Volleyball association preparing for possible restart, could utilise beaches

Vice President of the Antigua and Barbuda Amateur Volleyball Association (ABAVA), Olsen Joseph (right) said the body could possibly look at beach volleyball once given the green light by the proper authorities. (Social media photo)
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By Neto Baptiste

The Antigua and Barbuda Amateur Volleyball Association (ABAVA) is moving ahead with preparatory measures in hopes of restarting its stalled competition whenever the relevant government and medical bodies lifts restrictions on team sports.

This is according to its Vice President, Olsen Joseph, who said the association has been in talks with both the authorities on the ground here and its regional and international governing bodies.

“We are putting things in place in terms of sanitary things like hand-washing facilities because volleyball, like basketball, is a close contact sport and we’re just about there, but we’re still in talks with the Ministry [of Sports], NOC [National Olympic Committee] and FIVB [Federation of International Volleyball] in getting those things finalised in terms of where we should go and how long we should hold off [restart training] so probably in the next week or two, we would have more advice or more answers to that,” he said.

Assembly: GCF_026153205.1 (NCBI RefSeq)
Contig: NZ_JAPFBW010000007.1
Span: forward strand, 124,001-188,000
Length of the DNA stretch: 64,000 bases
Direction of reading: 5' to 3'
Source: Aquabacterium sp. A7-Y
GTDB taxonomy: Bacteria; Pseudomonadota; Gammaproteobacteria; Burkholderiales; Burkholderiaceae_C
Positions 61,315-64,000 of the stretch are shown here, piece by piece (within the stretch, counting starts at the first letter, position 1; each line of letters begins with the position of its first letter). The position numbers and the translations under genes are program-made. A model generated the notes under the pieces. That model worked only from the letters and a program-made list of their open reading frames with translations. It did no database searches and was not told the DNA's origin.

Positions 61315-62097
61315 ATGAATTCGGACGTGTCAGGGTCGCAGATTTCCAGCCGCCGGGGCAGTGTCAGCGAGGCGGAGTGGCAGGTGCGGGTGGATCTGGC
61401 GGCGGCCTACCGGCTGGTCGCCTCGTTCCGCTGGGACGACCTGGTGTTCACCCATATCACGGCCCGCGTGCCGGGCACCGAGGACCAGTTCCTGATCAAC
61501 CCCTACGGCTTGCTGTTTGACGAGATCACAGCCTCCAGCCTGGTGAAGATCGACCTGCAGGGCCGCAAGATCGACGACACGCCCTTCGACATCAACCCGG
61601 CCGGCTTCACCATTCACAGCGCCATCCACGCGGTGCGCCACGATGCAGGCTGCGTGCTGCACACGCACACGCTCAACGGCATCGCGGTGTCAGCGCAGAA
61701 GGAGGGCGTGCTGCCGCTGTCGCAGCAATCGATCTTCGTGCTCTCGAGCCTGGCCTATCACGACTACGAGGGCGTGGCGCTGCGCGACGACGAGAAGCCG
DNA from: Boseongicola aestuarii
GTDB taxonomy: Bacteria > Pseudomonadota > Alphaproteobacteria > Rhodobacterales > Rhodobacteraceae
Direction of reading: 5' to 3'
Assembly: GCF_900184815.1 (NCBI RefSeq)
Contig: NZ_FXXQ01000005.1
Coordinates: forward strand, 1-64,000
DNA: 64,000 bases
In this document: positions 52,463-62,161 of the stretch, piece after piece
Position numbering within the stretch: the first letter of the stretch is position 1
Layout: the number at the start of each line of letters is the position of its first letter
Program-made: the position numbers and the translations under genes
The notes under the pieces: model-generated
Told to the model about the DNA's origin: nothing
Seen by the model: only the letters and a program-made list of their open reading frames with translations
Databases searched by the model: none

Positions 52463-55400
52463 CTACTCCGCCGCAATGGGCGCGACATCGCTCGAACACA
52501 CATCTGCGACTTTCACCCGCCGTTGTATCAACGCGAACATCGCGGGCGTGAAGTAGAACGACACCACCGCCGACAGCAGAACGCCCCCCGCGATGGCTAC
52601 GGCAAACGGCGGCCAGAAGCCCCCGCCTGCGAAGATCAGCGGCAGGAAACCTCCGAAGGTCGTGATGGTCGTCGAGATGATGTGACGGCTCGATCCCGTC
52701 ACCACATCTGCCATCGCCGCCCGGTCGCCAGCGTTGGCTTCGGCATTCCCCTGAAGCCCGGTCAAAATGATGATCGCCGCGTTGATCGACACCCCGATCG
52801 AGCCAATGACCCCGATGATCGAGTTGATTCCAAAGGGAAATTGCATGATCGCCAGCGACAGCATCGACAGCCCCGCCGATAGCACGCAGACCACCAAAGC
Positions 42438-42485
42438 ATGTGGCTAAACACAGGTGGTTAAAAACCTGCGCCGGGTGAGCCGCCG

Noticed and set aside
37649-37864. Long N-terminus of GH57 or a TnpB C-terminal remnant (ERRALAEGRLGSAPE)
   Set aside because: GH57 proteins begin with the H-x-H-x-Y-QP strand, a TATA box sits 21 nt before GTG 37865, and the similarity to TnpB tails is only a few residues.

Despite the ongoing efforts to prepare the sport’s indoor facility at the YMCA Sports Complex, Joseph believes that playing on the beach may be the ultimate test once permission is granted.

“We have done the sanitation of the building, we have put in sanitizers, the hand-washing soaps and we are getting the equipment organised to put in so we are at least 80 percent ready for when they say, go ahead. The beach is more easily accessed because from what we have been hearing, there is a focus on beach volleyball so they may start with the beach because that is just two versus two which is easier to handle, easier to deal with and easier to contain,” he said.

The volleyball association was some two weeks into its national competition in March when government, through the Ministry of Sports, placed restrictions on all competitions, staling a number of domestic competitions to also include basketball and football.

The government has since eased restrictions to allow teams to train while observing some protocols but are yet to allow major team competitions to restart.

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